NOTE: A photograph is available. For related coverage, see UMNS story #082.
By United Methodist News Service
Maj. Jo Ann Mann, an instructor at the Fort Jackson U.S. Army Chaplain
Center and School in S.C., says soldiers preparing to deploy to the
Middle East for a possible war with Iraq have a mission, we know why we
are there what we are doing. Family members, on the other hand, "are
in the same home - without their soldier, in the same church - with an
empty spot on the pew, buying groceries as usual - but for one less
person, doing all the household things alone that they used to share." A
UMNS photo by Mike DuBose. Photo number 03-57, Accompanies UMNS #081,
As military forces deploy to the Middle East for a
possible war with Iraq, United Methodist chaplains are preparing
soldiers and their families for the emotional separation.
the soldiers who go, we all have a mission, we know why we are there
(and) what we are doing," says Chaplain Maj. Jo Ann Mann, an instructor
at the Fort Jackson (S.C.) U.S. Army Chaplain Center and School. "Family
members are in the same home, without their soldier; in the same
church, with an empty spot on the pew; buying groceries as usual, but
for one less person; doing all the household things alone that they used
"When we deploy for training exercises, families have
projected return dates, and they know that â€¦ we expect to bring
everyone home on that projected return date," she says. "When we deploy
for war, there is no return date to mark on a calendar, and there is the
fear that your loved one(s) may not return. Military families are good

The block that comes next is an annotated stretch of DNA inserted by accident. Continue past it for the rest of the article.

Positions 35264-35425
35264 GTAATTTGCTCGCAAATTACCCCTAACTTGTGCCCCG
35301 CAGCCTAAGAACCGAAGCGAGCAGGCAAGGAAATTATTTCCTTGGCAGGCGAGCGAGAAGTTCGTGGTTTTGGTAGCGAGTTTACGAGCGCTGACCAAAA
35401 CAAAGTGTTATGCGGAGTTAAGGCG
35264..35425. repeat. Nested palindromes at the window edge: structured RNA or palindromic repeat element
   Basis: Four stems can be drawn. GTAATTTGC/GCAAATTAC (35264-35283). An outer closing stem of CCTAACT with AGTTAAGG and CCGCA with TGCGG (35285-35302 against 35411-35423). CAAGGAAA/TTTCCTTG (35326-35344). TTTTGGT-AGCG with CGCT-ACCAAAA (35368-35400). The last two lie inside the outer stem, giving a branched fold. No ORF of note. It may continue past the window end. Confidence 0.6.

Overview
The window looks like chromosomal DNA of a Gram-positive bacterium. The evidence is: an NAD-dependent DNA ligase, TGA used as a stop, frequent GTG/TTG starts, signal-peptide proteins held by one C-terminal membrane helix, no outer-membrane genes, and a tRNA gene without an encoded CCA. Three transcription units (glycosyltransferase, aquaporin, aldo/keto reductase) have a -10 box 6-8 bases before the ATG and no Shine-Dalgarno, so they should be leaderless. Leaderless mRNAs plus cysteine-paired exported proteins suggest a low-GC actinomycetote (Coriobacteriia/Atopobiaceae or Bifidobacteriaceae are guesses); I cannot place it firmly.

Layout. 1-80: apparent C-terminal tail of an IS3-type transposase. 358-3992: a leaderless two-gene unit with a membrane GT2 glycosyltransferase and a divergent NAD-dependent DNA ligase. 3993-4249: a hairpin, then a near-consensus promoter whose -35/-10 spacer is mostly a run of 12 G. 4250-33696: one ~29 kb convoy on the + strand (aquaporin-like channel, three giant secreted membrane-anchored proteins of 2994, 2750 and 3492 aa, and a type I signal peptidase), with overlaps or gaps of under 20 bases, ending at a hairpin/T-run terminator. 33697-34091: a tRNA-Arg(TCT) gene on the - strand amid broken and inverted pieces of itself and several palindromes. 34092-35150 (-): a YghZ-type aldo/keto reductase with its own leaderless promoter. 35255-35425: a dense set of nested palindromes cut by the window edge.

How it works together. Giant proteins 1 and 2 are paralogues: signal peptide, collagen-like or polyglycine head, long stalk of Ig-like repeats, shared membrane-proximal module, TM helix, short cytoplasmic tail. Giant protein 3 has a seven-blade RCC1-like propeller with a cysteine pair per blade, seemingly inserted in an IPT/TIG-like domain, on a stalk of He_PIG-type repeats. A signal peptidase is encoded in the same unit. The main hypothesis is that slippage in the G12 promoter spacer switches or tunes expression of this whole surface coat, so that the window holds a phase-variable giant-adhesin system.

at handling separations, but going to war is more than just a
Chaplains hold meetings with the soldiers before
they leave, provide pastoral care for the family members left behind,
and hold sessions for the soldiers and family members before the troops
return home. In between, they prepare themselves and their own families
for the same uncertainty and fear of what it means to leave for war.
Rear-detachment chaplains stay behind for the families and shoulder the load left by the ministers who are deploying.
is an equally intense ministry, but you don't get any recognition, you
don't get any ribbons or anything like that," Mann says.
When soldiers are being deployed, everyone wants to see the chaplain, she says.
hold deployment and reunion briefings. In both, they try to get the
soldiers to anticipate issues that may arise when they leave and while
they are gone.
"We stress communication," Mann says. "If you have
a sense of what might be coming up and how you might want to handle it,
then nobody is blindsided."
She uses stories to illustrate potential problems for soldiers.
tell the story about a soldier who was deployed for six months and left
behind a daughter who was 11 or 12 months old," she says. While he was
gone, the child had forgotten who he was.
"He came down the
steps, and the family was there waiting for him. He reaches for his
little girl and she screams bloody murder," Mann says. "He was
"In the reunion briefing we talk about how sometimes,
as awful as it sounds, children may forget you." In pre-deployment, the
chaplains talk about ways to stay in touch with family and loved ones.
One suggestion she gives is to record bedtime stories so the children
will have the parent's voice on tape.
Staying in touch with loved ones and talking about expectations are important, she says.
tells about a soldier who was returning home and looking forward to
nothing more than a hug from his wife, a hot shower and his own bed. His
wife, equally excited about his homecoming, had arranged a surprise
party for him.
"He walks in the door, she flips on the light, and
30 people jump out and yell, 'Welcome home!' He managed to get through
it gracefully," she says, laughing.
If you talk about your expectations beforehand, you can avoid some of those pitfalls, she adds.
have families too, and deployment poses an extra challenge for them.
"We have to prepare our families too, and that is when everybody else in
the world wants you," Mann says.
Her mentor taught her to take
time for herself and her family, she says. "What he taught me was you
can't do it all yourself. When you are young especially, you want to do
it all yourself. You don't always realize you can't be all things to all
The important thing to remember, she says, is to work as a team.